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Reviewing Michigan’s Statistics with Python Specialization

It took me about 180 hours to complete. It’s a lot of work, but the learning pay-off is considerable.

Dr. Brenda Gunderson, one of the lead instructors

These days, concepts in statistics can be applied in numerous jobs. Researchers may need to plan how to gather data from a sample representative of their population of interest. Traditional and digital marketers can design and run experiments using Statistics to understand the business impact from introducing new products and services, or from improving an existing product by making adjustments or introducing new features. Then in the field of Machine Learning, businesses may apply concepts from Bayesian Statistics to Collaborative Filtering models to learn what motivates users or potential customers, in order to provide relevant recommendations and improve sales or user engagement.

Why I Took This Specialization

You may have learned some basic concepts about Statistics in school in the past and hardly ever used those concepts in your life again — I certainly did. For me, I previously learned concepts around the measures of central tendency and dispersion, probability distributions, sampling, hypothesis testing, drew and visualized data and distributions on paper, and derived proofs under Econometrics. I largely remembered only the measures of central tendency and dispersion, and returned the other concepts back to the instructors.

Yet in December, I needed to refresh and deepen my understanding of concepts in Statistics to prepare myself before moving into a Data Science role. I decided to check out this Statistics with Python specialization offered by the University of Michigan.

I went into the Statistics specialization confident that I could learn useful Statistics concepts in an accessible manner (and not be intimidated by scary looking mathematical notation and proofs) after taking the engaging Python for Everybody specialization offered by the University of Michigan.

I wanted to learn Statistics concepts applicable to Data Science such as sampling design, hypothesis testing when we have single or multiple explanatory variables, and visualize data and distributions from a dataset on a computer. This specialization also stood out for me as it covers quite a good range of statistical concepts using Python. Because when it comes to statistics, you may find it easier to find resources to learn how to work on Statistics problems using Python’s cousin, R.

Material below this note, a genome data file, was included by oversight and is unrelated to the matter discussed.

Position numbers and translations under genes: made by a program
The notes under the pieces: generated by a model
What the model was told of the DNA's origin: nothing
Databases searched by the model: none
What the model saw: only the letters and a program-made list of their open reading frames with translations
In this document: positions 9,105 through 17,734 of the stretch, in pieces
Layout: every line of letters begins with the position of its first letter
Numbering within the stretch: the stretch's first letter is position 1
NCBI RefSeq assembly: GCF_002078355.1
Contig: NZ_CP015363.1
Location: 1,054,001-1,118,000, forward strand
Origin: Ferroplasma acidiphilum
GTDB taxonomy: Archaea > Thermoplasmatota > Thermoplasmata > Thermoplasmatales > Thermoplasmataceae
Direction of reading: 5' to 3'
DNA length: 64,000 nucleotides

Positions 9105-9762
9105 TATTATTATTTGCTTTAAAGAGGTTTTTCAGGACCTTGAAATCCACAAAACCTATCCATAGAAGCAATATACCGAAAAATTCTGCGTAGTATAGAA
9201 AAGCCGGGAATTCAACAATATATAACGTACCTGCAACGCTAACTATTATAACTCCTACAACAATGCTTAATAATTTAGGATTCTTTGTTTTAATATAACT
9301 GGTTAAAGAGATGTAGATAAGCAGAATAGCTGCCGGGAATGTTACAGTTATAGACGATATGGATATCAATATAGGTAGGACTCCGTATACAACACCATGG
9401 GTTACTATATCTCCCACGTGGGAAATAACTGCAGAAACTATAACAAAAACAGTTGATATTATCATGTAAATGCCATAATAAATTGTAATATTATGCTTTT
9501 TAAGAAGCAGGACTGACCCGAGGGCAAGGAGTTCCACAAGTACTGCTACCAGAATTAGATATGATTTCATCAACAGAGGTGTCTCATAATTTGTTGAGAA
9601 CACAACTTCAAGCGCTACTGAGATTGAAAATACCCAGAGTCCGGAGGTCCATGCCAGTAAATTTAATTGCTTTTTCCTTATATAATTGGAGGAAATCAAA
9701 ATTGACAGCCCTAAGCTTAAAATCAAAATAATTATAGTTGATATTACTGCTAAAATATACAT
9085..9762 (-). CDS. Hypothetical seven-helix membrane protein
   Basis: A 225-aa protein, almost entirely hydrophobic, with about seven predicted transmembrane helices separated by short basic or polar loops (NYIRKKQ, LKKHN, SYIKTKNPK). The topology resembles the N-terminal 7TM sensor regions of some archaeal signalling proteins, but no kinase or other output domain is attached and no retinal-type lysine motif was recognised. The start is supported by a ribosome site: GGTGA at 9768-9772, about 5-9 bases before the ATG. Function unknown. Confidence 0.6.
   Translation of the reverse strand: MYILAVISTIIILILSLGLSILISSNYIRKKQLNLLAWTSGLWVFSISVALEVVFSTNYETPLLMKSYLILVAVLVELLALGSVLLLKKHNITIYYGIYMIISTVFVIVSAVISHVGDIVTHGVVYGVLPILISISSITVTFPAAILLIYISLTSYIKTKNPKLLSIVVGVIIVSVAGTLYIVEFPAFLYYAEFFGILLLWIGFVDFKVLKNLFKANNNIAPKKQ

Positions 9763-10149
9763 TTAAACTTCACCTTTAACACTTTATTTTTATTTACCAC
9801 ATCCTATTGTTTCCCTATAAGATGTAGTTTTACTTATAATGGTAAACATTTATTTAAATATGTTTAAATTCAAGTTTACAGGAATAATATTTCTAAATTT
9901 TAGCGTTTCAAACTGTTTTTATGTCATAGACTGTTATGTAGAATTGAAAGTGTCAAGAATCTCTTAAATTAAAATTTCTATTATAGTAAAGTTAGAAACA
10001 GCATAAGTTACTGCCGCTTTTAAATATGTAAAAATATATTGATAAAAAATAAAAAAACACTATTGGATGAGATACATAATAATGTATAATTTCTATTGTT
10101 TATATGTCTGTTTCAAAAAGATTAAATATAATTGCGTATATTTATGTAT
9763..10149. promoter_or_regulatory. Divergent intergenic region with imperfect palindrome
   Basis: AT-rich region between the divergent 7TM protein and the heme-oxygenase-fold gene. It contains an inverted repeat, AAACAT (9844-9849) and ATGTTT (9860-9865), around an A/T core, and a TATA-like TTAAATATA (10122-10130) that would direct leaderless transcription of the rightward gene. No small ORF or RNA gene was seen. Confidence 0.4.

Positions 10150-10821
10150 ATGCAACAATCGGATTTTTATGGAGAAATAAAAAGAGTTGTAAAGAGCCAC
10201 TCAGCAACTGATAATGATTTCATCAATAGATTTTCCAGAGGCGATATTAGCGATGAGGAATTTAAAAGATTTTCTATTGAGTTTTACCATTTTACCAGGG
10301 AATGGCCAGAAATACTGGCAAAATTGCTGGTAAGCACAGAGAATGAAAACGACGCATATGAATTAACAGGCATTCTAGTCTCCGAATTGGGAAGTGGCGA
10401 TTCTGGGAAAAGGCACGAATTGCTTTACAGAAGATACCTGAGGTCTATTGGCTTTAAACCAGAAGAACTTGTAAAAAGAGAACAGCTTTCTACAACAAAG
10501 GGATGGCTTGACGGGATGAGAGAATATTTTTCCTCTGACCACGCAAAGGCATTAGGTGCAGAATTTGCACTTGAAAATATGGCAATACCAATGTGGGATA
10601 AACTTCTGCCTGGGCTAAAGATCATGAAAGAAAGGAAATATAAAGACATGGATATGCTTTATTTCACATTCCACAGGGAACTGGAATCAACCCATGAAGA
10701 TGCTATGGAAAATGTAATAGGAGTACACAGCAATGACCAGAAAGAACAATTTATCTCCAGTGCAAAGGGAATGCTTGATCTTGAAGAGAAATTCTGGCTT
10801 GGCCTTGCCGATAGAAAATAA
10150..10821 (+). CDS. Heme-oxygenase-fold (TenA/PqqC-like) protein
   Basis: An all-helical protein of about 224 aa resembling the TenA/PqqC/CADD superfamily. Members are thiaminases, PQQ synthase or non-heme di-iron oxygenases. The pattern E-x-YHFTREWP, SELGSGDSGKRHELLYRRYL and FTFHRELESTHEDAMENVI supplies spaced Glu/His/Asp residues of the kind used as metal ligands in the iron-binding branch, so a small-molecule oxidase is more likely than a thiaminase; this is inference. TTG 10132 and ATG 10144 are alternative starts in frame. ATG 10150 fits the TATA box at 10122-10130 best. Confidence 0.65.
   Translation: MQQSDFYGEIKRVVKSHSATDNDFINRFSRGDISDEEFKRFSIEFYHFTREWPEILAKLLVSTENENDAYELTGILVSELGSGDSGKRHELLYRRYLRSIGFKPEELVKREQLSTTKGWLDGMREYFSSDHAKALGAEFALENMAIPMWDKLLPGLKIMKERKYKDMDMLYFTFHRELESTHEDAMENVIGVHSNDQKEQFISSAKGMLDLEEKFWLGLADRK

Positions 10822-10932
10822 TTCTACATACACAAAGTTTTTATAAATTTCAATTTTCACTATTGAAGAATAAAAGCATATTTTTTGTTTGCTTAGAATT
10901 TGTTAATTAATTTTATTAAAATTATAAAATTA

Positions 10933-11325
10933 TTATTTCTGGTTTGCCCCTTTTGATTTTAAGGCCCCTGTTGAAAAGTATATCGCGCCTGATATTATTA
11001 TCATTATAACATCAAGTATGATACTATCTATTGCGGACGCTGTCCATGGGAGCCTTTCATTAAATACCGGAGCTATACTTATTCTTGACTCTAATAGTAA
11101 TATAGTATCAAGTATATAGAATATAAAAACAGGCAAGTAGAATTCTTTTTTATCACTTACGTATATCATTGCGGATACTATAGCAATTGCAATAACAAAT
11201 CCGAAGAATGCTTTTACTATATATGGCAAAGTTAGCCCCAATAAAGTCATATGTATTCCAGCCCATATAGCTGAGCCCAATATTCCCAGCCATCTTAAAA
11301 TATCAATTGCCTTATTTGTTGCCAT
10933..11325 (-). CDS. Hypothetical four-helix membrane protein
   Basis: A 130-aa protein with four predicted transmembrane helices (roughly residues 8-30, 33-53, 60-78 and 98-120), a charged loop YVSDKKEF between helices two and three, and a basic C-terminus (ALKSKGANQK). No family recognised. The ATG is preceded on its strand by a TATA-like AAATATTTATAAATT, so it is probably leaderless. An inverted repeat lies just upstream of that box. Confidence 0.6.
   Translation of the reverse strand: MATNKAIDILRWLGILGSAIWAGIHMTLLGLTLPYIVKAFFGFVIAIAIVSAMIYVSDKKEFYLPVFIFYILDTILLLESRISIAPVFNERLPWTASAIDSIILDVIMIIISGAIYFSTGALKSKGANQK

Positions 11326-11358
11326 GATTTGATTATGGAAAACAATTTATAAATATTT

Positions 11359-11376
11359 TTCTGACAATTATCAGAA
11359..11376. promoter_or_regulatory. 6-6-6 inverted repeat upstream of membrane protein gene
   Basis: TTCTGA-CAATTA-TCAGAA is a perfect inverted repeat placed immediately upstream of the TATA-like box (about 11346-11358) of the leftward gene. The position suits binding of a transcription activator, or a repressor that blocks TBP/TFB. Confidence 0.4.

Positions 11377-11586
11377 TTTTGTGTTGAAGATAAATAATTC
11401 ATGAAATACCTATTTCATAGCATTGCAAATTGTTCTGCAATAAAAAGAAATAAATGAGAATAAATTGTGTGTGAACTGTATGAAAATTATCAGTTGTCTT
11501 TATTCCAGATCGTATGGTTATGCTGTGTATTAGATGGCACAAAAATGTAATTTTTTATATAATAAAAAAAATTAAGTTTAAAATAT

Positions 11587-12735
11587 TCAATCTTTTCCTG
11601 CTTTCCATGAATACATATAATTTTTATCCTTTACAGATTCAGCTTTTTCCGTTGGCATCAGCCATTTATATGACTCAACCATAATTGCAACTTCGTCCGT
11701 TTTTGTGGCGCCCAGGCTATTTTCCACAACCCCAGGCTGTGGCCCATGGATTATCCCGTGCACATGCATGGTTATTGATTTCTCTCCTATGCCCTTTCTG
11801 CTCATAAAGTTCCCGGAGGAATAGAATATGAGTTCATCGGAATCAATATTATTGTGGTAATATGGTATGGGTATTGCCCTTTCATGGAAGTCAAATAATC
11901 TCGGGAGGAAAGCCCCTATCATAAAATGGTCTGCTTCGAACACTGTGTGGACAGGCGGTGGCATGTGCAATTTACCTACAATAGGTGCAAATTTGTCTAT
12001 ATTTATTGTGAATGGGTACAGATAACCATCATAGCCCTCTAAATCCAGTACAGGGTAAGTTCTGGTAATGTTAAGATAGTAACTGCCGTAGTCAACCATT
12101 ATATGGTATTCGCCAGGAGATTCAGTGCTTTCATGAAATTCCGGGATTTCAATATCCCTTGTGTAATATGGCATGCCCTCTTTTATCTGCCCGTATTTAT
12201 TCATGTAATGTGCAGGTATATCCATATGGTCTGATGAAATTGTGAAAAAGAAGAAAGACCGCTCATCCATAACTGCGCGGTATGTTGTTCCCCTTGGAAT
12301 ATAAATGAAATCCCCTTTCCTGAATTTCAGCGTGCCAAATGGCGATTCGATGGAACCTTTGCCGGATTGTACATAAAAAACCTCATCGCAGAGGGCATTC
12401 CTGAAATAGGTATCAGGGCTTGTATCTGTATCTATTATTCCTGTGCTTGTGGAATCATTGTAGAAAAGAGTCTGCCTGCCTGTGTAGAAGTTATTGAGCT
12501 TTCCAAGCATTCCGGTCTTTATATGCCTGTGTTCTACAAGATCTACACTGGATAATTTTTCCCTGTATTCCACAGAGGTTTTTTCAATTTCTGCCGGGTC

What Does This Specialization Cover

The Statistics with Python specialization covers the following topics in three courses:

  1. Introduction to types of variables and their data type in Python
  2. Examples of statistical measures
  3. Introduction to Jupyter notebooks and Python libraries used in Statistics
  4. Visualize your dataset
  5. Univariate and multivariate data
  6. Probability and non-probability sampling design
  7. Confidence interval and hypothesis testing
  8. Linear and logistic regression models
  9. Multi-level and marginal models
  10. Bayesian approach to Statistics

The topics are covered via lecture videos teaching you the concepts, readings, hands-on Jupyter notebook exercises with code in Python, exercise walkthroughs, two graded written assignments and weekly graded quizzes (which require you to analyse the sample dataset to derive answers).


Introduction to the standard Z score

This course is taught by a series of Professors and former Teaching Assistants from the University of Michigan Department of Statistics. Their biographies can be found on the “meet the course team” page. Their expertise in Statistics can be shown by how the instructors were able to present the course concepts that weren’t always simple in an engaging and accessible manner.

At times, the course features interviews with guests such as Ambuj Tewari (who looks at topics blending both Statistics and Computer Science at the University of Michigan), Daniel Almirall (who studies sequences of interventions in healthcare and education) and Tim Van Der Zee (who looks at Statistics in the context of education).

P-value interview with Tim Van Der Zee and Laura Niss

Course Highlights